Now that I’m officially on board I figure I’ll get the obligatory plane post out of the way early. Sure, I did my touchy-feely First Day post last week. And while I was in the PopWood offices (I’m back home in Penn. now until we make the final move) I got a chance to play around with Jet’s new 719200 lathe (read a little about it here) in order to review it for the October issue of the magazine. Now some would say those are “official” blog posts but I understand you are not “really” an editor until you’ve posted about planes.
For quite some time I’ve heard about lapping the sole of a plane in order to get it absolutely perfectly flat. Hogwash. Sure, flattening a plane can make life easier but it just isn’t a “necessity.” Those who think a plane is useless without being perfectly flat just don’t understand what a plane is or how it works, and they certainly don’t understand the tolerances of the medium in which we work. With all that said, I’ve never flattened a plane.
I’m a pretty meticulous woodworker but I only work to the nearest 1/32″. If my plane measures within that tolerance of being flat, I’m OK with it. I’ve always thought flattening planes is a waste of good woodworking time. If a plane is that far out of flat, throw it away and get another. If it’s an old plane, it just means someone abused it. If it’s new, it’s a defect.
The biggest problem I have with flattening planes is, my plane of choice is just too big to flatten. From what I’ve read, people spend days flattening a simple smooth plane. How long is it going to take for me to lap this to perfection?
Whether your plane is hand or power, you really only need to know a few things. For a handplane, three points need to be in the same plane: the toe, the area right behind the mouth and somewhere toward the back of the plane. Honestly, you really can get away with two of those. The only one that has to remain is the spot right behind the mouth. It means you may have to learn how to apply pressure differently as you use the plane but it will still work. Sharp is far more important than flat. I don’t care what method you use to sharpen. Just pick the one that makes the most sense to you. Whether it’s a really old method of sharpening, mine or someone else’s, just sharpen.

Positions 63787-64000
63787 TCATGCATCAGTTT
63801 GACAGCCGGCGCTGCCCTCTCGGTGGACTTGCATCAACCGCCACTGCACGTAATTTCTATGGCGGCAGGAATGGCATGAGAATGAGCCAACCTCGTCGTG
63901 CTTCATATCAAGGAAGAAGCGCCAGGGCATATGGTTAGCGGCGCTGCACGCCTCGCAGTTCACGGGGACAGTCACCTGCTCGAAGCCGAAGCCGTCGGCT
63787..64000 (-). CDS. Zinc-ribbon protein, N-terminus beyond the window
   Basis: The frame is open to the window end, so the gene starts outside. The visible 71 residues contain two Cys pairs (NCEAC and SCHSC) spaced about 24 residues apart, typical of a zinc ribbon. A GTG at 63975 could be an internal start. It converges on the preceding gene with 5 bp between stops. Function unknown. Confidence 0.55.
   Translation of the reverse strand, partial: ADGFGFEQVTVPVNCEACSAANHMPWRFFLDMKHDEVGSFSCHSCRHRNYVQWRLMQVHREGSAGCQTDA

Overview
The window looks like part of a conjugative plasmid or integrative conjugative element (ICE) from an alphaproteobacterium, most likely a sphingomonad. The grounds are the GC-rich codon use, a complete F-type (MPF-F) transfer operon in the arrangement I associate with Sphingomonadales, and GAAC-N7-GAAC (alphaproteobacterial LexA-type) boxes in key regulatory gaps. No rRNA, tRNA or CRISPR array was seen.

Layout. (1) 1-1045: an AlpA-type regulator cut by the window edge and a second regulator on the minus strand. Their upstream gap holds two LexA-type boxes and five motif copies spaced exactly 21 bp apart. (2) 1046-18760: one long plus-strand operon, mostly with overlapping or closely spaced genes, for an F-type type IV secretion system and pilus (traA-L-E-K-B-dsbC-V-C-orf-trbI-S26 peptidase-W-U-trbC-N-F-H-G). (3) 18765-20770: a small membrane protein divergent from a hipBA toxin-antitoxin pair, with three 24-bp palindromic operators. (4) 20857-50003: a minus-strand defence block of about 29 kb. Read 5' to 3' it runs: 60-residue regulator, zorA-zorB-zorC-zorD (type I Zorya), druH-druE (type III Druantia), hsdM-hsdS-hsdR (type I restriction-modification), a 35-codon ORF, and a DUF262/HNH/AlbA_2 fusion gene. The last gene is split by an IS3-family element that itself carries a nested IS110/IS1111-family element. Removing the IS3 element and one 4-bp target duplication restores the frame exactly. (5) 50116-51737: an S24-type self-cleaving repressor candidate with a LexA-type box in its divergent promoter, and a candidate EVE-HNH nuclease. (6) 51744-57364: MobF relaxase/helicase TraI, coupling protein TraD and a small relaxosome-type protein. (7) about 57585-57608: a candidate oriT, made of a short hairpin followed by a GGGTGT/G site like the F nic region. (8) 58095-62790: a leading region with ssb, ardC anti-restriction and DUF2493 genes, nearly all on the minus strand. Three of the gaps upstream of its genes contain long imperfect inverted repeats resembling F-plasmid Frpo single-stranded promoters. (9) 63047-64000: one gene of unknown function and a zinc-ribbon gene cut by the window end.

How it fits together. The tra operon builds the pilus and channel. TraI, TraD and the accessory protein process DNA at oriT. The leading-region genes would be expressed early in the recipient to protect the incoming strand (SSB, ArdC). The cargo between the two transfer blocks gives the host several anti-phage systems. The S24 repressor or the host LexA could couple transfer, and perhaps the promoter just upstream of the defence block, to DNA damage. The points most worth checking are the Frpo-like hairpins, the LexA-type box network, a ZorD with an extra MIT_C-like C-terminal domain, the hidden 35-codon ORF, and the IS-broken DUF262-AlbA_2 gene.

For my plane of choice, I merely need to make sure my knives are parallel to my outfeed table and that my outfeed table is in line with the apex of the arc of the cutterhead. Once I achieve that, everything else is fairly inconsequential. Again, sharp is far more important than flat.
I may have oversimplified things a bit but it is my first “official” editorial post. One of the biggest problems I’ve seen with woodworkers over the years is, they worry the minutiae to death and don’t get to do what’s important: woodworking. Get into your shop, sharpen (because that’s far more important than flat) and set up your tools as quickly as possible and build something. If you do it often enough you’ll get better or you could spend all your time worrying about your plane being “a couple of thou” out of flat.
p.s. If you just can’t bear to replace an old handplane and would prefer to give it new life, check out Christopher Schwarz’s DVD “Super-Tune a Handplane: How to Turn a Flea-market Find into a Fast, Accurate and Smooth-cutting Tool.“